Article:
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Name of the Week: Purdue Edition

Last week, we saw Shady Salamon become the first two-time Name of the Week winner. I'm sorry, but, this Purdue team is just too deep in terms of names - new names, too, for there to be a repeat this year, in my opinion. Not to take away from the incumbent, but let's take a look at the honorable mentions, and note that they'd beat most of the teams we've played so far this season. Not fully making the cut are defensive tackle LaSalle Cooks (full sentences!), fullback Jared Crank, kicker Jonathan Linkenheimer, running back Al-Terek McBurse, wide receiver Cortez Smith, and defensive tackle Kawann Short. That, sirs, is a squad.

And those aren't even the guys who made the cut. Those people are... after. the. jump.

#51, Kakpindi Jamiru: It's well noted that I'm not a fan of making fun of foreign-sounding names because they're foreign. But homie's name is "Kakpindi." Kakpindi. I don't need to spell this out, do I? Sadly, it's actually pronounced "Kah-pin-dee" according to the athletic site, but, KAKPINDI.

Kakpindi is a redshirt freshman playing backup linebacker. He's never seen the field and won't this Saturday, which is sad, because his name is Kakpindi.

#34, Antavian Edison: The key to this name is imagining a guy named Antavian inventing the lightbulb. Some sort of weird, kickass version of the lightbulb that someone named Antavian would invent.

Antavian has been thrust into a starting role at wide receiver, but only has three catches for 15 yards on the year. The bulk of his work has been carrying the ball - he's third on the team with 122 yards rushing on 21 carries.

#11, DeVarro Greaves: I feel like I don't need to mention that DeVarro is a good name, or that if he ever makes it to the NFL, Chris Berman will call him "The Sun Will Come Out" DeVarro Greaves. I don't need to tell you that. What I do need to point out is that for a name that's almost completely made up most likely, DeVarro Greaves genuinely works. If I ever meet anybody named Antavian, my first thought will be, "damn! That dude's name is Antavian!" But DeVarro? I can vibe with that. He could be like a long-lost Spanish duke or something.

DeVarro is a second-stringer at strong-side linebacker, but doesn't have any stats on the season - although he has played in games.


#3, Waynelle Gravesande: I can see why Waynelle won last year. It's a good name.

First off, it's pronounced "grave-sandy" according to Purdue's media guide. But what I like about this name is that "Waynelle" matches up with "Gravesande" really well, they're both really long, very poetic, and both aren't actual names. If Waynelle weren't a football player, he could totally be a British dude from the 1500's. It's a mad courtly name. It just rolls off the tongue. If my name were Waynelle Gravesande, I'd sign my name with a lot of flourishes and I'd use a feather pen from a quill and I'd probably have at least one indentured servant.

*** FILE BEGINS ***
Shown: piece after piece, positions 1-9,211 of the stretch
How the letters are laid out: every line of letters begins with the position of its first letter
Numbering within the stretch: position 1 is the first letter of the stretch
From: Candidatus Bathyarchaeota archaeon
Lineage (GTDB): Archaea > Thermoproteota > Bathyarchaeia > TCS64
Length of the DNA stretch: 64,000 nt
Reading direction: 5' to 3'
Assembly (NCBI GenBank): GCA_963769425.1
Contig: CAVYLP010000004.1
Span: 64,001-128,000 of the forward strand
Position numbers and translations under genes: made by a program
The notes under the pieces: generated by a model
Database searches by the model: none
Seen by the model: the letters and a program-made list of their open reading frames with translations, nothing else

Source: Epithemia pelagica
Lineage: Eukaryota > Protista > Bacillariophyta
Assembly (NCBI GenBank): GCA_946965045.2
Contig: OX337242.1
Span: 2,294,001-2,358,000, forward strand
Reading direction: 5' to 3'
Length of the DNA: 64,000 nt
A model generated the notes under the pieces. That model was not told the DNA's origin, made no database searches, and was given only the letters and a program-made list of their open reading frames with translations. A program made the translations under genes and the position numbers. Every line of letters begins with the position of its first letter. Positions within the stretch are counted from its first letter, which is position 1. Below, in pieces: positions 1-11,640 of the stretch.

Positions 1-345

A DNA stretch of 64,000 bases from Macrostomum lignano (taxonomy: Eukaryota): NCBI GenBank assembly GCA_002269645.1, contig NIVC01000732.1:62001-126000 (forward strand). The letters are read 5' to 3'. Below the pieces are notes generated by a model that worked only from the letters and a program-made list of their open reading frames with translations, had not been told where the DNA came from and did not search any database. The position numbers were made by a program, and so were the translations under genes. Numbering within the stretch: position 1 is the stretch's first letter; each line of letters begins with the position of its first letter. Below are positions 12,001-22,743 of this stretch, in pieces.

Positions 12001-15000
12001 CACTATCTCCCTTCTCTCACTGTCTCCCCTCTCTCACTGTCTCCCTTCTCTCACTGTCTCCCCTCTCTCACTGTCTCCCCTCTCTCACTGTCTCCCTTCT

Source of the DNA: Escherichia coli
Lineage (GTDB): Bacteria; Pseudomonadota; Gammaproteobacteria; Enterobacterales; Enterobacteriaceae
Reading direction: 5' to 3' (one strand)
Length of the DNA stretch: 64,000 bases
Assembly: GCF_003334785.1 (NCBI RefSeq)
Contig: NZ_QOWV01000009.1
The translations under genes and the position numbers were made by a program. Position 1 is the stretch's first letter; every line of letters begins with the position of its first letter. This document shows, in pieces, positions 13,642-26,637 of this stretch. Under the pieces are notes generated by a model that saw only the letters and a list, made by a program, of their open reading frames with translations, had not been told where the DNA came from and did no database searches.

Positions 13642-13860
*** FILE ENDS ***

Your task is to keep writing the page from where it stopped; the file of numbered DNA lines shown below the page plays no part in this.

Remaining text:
Waynelle is a junior wide receiver, but his main role is as the team's leading return man. Sadly, he isn't that good: his longest punt return on the year was for six yards, part of the reason the team averages 1.4 yards a return, good for 119th in the FBS.

and my pick...

#31, Normando Harris: Let's say you meet a guy named Norm Harris. That guy? That guy is boring as hell. He's so... normal. It's in his name, for chrissake. Norm. Normal. Boring. Average. Norm Harris lives in the suburbs and raises 2.3 kids and listens to the easy listening station on his commute to work because he likes that one Carlos Santana song with Rob Thomas.

Normando Harris would meet this guy and punch him in the balls. Twice. Normando could just be another Norm Harris, content to be average, but he doesn't. He breaks those Norms. He breaks them by punching them in the balls. Twice. His name is Normando. There is nothing normal about him. You might think there is, when his name starts with the word "Norm". And then, holy crap, his name is Normando. Normando stands for all that is exotic in this world: he's a marshmellow in our world's bland bowl of Lucky Charms, surrounded by the crappy unlucky charms that we all eat but don't enjoy. Normando flouts our cultural norms, pardon the pun, by showing us how similar he is to us - by starting out with "Norm" - and then shows us how with his tiny bit of Normando flair, he is different, and that if we follow him, we can change our lives to be different, better, more fulfilling than they ever could be if we just conformed.

He also could be a character in the Lady Gaga song "Alejandro", but that's neither here nor there.

Normando is a true freshman safety - he's redshirting this year.